Love Covers a Multitude of Sins
“Have intense love for one another, because love covers a multitude of sins.”—1 Pet. 4:8.
1, 2. (a) What wrongs do we all commit, and why might we even commit them with greater frequency? (b) What will help us to overcome problems that occur?
HAVE you ever spoken sharply to someone, and immediately wished you had not? Or have you ever acted unkindly in some other way, and then felt sorry about it? No doubt all of us have. And as the pressures and hardships on us increase as the end of this system of things draws closer, the times when we hurt or offend one another may grow more frequent. So what should we do when problems occur?
2 In seeking an answer it is helpful to take a closer look at what is said at 1 Peter 4:7, 8. There it mentions that, since the end of all things has drawn close, we should “be sound in mind,” “vigilant with a view to prayers,” but especially we should “have intense love for one another.” Now notice the reason given as to why this love is so important. The account says: “Because love covers a multitude of sins.” This is a very important aspect to consider.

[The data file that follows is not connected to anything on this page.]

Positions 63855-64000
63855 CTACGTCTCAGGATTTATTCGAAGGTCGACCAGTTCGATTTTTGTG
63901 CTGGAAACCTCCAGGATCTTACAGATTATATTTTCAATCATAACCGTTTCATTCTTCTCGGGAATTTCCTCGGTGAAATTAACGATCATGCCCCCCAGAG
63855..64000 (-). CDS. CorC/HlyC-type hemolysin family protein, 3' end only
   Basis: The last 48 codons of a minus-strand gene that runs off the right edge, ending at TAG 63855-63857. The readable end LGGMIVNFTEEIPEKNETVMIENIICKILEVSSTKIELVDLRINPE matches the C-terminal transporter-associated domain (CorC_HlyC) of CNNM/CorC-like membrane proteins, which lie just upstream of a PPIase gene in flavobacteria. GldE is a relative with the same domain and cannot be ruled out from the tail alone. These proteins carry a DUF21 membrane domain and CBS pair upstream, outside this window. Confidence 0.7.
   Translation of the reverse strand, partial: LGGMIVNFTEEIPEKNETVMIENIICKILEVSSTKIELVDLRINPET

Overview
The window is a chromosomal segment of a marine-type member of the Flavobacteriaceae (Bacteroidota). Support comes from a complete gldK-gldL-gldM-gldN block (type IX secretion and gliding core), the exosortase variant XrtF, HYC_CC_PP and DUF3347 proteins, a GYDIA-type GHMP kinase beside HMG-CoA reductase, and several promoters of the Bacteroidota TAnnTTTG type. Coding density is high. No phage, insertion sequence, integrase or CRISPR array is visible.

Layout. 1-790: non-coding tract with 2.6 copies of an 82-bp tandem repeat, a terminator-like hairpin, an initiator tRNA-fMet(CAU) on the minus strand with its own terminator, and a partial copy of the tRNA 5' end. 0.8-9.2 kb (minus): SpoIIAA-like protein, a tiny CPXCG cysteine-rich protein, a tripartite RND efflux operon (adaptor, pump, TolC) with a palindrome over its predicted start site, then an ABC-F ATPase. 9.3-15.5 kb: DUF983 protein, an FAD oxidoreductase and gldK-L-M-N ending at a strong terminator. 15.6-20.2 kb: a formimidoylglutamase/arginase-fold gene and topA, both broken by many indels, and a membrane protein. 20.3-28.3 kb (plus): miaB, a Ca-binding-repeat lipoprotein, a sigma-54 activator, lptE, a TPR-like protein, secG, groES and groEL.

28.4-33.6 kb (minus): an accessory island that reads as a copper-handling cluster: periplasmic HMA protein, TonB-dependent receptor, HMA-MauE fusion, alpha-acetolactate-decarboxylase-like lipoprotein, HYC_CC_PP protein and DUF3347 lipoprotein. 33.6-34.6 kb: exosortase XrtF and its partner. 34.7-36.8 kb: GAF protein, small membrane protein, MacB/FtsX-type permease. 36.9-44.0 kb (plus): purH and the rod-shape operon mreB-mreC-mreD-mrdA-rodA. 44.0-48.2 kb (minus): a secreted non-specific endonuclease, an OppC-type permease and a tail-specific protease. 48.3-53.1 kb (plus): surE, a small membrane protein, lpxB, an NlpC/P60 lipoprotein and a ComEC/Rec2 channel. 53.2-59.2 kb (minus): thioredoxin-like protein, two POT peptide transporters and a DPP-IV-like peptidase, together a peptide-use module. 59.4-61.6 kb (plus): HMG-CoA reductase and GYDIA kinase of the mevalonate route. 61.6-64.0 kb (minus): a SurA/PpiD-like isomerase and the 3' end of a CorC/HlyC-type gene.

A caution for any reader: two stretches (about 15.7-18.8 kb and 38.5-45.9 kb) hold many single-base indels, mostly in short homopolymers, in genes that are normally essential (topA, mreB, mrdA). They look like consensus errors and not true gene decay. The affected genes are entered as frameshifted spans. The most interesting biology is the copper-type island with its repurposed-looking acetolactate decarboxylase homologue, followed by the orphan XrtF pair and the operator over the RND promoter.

3. (a) What fact do we all have to face? (b) What correct observation does the Bible make about us?
3 We have to face the fact that, due to the disobedience and imperfection of our original parents Adam and Eve, we have all inherited an inclination toward wrongdoing or sin. (Rom. 5:12) All of us frequently miss the mark of what is righteous. Within us is a proneness to be envious, to become provoked, to brag, to be unforgiving, and so forth. And do we not get angry with ourselves when we at times give in to these sinful inclinations? Yet these bad tendencies exist, and we simply have to realize that, on occasion, they are going to be expressed in words and actions. The disciple James, writing under God’s inspiration, correctly observed: “We all stumble many times. If anyone does not stumble in word, this one is a perfect man.” But none are perfect. “There is no man that does not sin,” the Bible says.—Jas. 3:2; 1 Ki. 8:46.
4. (a) What should not be our reaction when sins occur, but what should we do? (b) What will help us to examine things realistically when problems arise?